Monday, June 15, 2015

Things that Rock My World

Living far from home, in a third-world country, it is easy to think about the things that you miss or that aren't done the way you are accustomed to (the shopping cart situation, anyone??). However, this post is about some things here in Pagaguay that rock my world, and I wish were in the good old U.S. of A.


The beer here might not be good, but it sure is cold. When the most common beer size is a liter, it's important to keep it from getting warm. These things rock. I was soooo disappointed when I ordered beer in Chile and it wasn't served like this.

Shopping Baskets with Wheels
I mean, does it get any more convenient than this? I don't know about you, but I always get a basket, thinking "I just need a few things." Then stick a gallon of milk in it (back in my customary unit days when I could buy milk by the gallon) and have to haul it through the store. Who needs. that.

Tiny Cans of Tomato Sauce
Because sometimes all you need is 70 ml (2.3 ounces). Just right! No more partially used cans growing mold in your fridge.

But I saved the best for last. Maybe no one but teachers will appreciate this, but you guys will see, this is big:
Pre-sharpened Pencils

That's just how they are sold here. Is that cool or what? Now if you're not a teacher, you're wondering what the big deal is. But when faced with 28 kids on the first day of school, who all have their 36 new unsharpened pencils and not a blessed thing to write with, you get it. This is good since, incidentally, I haven't found an electric pencil sharpener that works here.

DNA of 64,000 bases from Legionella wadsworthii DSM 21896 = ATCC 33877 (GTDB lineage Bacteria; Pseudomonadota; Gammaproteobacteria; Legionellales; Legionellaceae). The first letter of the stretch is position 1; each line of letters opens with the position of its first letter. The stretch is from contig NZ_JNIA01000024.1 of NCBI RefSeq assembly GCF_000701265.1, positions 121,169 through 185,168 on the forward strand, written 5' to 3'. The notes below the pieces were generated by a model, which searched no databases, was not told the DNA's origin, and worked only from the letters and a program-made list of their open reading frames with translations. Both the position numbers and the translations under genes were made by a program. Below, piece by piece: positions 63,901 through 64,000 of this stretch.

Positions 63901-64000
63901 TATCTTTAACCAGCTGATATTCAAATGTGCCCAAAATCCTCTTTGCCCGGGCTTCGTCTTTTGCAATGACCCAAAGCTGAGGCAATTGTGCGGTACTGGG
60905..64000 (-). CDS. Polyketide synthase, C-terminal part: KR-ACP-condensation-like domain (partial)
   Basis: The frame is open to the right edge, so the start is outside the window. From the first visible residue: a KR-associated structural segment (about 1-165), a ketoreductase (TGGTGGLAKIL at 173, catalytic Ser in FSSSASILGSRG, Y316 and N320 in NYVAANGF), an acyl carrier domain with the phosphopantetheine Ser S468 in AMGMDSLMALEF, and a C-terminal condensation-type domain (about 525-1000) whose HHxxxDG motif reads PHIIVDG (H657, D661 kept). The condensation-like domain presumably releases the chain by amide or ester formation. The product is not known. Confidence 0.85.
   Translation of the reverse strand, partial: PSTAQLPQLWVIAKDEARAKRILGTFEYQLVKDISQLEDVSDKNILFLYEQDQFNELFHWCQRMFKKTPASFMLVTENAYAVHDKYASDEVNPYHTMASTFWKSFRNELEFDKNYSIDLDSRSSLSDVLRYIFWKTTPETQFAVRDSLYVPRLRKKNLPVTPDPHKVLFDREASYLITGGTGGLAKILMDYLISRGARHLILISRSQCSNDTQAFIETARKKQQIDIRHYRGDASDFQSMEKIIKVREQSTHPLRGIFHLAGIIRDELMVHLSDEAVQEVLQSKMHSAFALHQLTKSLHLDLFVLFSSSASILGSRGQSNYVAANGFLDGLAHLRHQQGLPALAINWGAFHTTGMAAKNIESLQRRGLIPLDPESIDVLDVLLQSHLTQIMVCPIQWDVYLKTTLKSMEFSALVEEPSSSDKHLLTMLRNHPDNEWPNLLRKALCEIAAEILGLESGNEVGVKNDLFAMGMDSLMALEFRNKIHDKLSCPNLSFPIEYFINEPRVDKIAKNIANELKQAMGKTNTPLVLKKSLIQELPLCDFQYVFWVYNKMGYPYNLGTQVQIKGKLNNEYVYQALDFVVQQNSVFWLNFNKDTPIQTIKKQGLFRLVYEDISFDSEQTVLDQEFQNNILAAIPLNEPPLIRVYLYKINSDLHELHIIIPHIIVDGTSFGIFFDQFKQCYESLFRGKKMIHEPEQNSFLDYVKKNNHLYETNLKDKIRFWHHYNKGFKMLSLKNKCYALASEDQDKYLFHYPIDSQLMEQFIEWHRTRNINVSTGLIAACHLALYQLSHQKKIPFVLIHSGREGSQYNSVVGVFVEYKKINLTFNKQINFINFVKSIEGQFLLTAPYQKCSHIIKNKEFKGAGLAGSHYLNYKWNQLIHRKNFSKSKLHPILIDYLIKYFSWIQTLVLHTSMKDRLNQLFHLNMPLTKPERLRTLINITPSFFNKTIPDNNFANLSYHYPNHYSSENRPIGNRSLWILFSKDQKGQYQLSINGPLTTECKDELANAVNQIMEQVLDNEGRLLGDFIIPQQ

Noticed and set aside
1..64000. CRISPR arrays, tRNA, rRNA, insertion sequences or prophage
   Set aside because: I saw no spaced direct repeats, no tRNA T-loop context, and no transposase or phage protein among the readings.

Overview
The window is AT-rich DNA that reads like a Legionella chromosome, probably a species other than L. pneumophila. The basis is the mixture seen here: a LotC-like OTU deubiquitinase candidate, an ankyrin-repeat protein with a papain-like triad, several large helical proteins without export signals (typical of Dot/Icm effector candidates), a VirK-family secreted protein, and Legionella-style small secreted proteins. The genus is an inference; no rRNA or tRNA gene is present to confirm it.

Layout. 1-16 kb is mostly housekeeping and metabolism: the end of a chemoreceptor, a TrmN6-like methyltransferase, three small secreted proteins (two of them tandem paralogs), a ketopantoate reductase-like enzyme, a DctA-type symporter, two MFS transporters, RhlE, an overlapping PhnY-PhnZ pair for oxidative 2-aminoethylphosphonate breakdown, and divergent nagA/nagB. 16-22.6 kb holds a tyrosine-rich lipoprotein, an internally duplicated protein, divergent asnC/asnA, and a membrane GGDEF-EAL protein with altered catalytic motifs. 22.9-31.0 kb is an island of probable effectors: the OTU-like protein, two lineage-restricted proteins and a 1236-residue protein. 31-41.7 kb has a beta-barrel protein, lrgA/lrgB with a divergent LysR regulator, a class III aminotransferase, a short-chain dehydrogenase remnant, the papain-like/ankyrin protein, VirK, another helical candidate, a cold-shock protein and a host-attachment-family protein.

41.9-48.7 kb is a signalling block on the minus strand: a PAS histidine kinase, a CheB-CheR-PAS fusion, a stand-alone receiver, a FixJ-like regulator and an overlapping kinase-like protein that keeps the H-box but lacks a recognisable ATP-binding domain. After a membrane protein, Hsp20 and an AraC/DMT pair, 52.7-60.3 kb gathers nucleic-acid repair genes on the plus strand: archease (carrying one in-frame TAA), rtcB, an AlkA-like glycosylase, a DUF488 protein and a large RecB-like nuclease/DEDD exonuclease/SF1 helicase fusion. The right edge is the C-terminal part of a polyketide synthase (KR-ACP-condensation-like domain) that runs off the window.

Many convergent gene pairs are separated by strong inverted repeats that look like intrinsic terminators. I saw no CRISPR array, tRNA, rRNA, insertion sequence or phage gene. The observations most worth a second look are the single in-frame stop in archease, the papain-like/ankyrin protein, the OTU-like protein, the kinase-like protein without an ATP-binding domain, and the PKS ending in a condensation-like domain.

Saturday, January 10, 2015

Back to Patagonia: The W Trek, Torres del Paine

When I went to Patagonia in January of 2014, I knew I'd be heading back the following year. This time, my mom and her husband met me in Punta Arenas and we took an "Active Adventures" tour with tons of hiking. Many of the places (Perito Moreno & El Chalten) I had been to, but several I hadn't (Torres del Paine). I don't normally see places by tour, but it was nice to step away from planning every bit of transportation, food, and lodging for awhile-especially after weeks on the road!! This first batch of pictures is from our four-day "W" trek in Torres del Paine, Chile.

And we're off! In our bus to Torres del Paine (blue towers) National Park

We saw guanacos and rhea on the way

Ready to start!

Up, up, up we go. Great views and decent weather for day 1

After we dropped our packs off and had lunch at the first refugio, we continued up, up, up.

We made it, and as we arrived, the clouds lifted! These are the towers the park is named after-and a highlight of the whole trip!

We saw a fox on the way back.

Hiking day 2: this was an easy and mostly downhill day. We stayed in Refugio Los Cuernos

Usually this is the only view we'd get of Mark as his long legs carried him far ahead of us!

Los Cuernos, or the horns

Panorama of Lago Nordenskold

Day 3: Paine Grande in the background. This was the longest day. We went up from Campamiento Italiano and lunched with this view. Then we hiked (and hiked and hiked and hiked!!) to get to our refugio for the night. It was sunny in this picture but got very windy on the way. 

While we were eating lunch we could see and hear small avalanches in the distance.

Hiking through the trees

Michelle, my sometimes-roommate, crossing a wobbly bridge! They'd only let us cross 1-2 at a time, so these bridges always had backlogs. 
Day 4 was much shorter, we hiked from Refugio Paine Grande to Refugio Gray. Some of the group went ice climbing but we opted out! It was incredibly windy and unpleasant on this day! We were supposed to kayak in the afternoon but it was postponed until the next morning due to the wind. Yay! Time to relax, read, and drink a beer!